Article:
The question “Am I my brother’s keeper?” was first posed in the book of Genesis by Cain after God asked where his brother Abel was, whom Cain had killed.
Throughout time, that question remains at the cornerstone of our moral obligation to people who are less fortunate and/or vict ims of oppression and/or injury.
Yesterday, I had the profound experience of participating at John Carroll University’s first Holocaust Remembrance Day service.
This memorial ceremony was led by David Markovich, the founding president of Hillel at John Carroll, a Jewish student group. I was one of six individuals whom David invited to read a story of a Holocaust victim and light a candle in their memory.
The story I told to an audience of John Carroll University faculty, administrators, students and community members in the Dolan Science Center had to do with a four-year-old Dutch boy named Abraham Beem. In 1941, when the Nazis took control of the Netherlands, the persecution and murder of Jewish citizens escalated.
To escape certain death, Abraham’s parents sent him to a rural countryside village where the young boy lived as a member of a Christian family and took the name Jan de Witt. The German SS was relentless, and in 1942 discovered Abraham’s true identity. He and his sister Eva were sent to Auschwitz where they were immediately murdered.
This was one of six stories that were told at the Holocaust Remembrance Day service at John Carroll University, and these six stories represented six million stories of those who were killed in the Holocaust.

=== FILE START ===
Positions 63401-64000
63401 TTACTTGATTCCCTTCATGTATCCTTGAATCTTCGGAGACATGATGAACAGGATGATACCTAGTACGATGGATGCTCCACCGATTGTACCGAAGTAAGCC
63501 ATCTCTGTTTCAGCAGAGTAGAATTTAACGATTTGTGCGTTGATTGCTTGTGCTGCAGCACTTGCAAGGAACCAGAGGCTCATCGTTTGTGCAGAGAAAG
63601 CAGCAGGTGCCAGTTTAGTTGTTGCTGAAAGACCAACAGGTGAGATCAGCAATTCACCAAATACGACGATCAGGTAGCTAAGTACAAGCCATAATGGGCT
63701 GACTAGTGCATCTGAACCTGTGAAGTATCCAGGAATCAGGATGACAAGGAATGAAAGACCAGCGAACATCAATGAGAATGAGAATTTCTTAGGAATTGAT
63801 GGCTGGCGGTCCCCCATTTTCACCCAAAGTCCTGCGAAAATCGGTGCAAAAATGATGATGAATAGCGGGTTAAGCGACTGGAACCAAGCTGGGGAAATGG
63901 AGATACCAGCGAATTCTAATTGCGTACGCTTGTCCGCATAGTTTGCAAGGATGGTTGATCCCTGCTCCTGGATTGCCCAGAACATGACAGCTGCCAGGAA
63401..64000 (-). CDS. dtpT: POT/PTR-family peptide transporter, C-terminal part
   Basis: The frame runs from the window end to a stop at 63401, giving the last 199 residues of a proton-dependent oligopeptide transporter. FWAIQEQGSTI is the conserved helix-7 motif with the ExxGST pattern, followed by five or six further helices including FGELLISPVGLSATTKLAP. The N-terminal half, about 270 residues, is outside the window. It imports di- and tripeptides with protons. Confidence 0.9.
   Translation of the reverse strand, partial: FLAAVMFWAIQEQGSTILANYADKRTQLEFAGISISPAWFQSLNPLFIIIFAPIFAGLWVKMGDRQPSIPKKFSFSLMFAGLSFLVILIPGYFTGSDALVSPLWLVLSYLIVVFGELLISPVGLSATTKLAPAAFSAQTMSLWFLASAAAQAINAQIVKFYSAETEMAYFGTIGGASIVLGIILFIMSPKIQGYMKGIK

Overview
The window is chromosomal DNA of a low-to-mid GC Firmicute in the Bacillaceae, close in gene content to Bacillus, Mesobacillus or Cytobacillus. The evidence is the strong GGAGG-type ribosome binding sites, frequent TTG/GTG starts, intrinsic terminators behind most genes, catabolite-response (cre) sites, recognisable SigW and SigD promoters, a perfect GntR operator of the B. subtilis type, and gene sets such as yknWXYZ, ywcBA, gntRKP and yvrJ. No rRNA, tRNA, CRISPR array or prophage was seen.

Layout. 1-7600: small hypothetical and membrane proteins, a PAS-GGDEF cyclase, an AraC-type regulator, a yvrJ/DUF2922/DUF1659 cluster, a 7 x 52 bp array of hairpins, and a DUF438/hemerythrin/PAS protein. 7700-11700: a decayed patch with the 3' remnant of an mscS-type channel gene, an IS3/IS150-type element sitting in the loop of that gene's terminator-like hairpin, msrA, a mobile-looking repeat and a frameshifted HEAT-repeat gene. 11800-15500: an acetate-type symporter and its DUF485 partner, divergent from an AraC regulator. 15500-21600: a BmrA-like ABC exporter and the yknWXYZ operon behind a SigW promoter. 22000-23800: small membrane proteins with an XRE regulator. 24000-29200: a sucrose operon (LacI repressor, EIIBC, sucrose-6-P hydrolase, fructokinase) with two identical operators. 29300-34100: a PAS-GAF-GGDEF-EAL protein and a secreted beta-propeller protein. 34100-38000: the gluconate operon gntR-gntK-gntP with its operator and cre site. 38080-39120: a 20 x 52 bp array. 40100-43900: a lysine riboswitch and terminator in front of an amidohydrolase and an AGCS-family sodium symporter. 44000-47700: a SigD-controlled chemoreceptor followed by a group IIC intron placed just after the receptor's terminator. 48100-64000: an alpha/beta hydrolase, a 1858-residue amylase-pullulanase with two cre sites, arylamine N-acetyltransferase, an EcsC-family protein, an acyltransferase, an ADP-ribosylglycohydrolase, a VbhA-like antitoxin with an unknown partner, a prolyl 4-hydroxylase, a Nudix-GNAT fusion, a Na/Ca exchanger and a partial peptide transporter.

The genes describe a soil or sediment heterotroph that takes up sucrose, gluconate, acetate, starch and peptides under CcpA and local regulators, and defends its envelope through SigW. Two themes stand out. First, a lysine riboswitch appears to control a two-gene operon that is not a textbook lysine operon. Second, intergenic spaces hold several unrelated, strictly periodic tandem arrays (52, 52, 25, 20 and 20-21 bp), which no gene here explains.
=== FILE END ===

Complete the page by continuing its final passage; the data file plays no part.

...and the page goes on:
“This event is very dear to me because my family hails from the former Soviet Union and I come from a long line of Holocaust survivors,” David Markovich said. “I was very close with my grandfather who passed away six months ago, so I look at this as something in honor of my grandfather. It’s very important for the John Carroll community and for me personally.”
While the horrors of the Holocaust remain an isolated historical event in some people’s minds, yesterday’s Holocaust Remembrance Day ceremony drove home the answer to the question “Are we our brothers’ keepers?”
The answer is absolutely we are. We all have a moral obligation to not only be aware of our current events, but moreover we must act upon them. Whether that means petitioning our elected officials to do the right thing or personally take action in contributing financial support, protesting against injustices, and defending victims of oppression.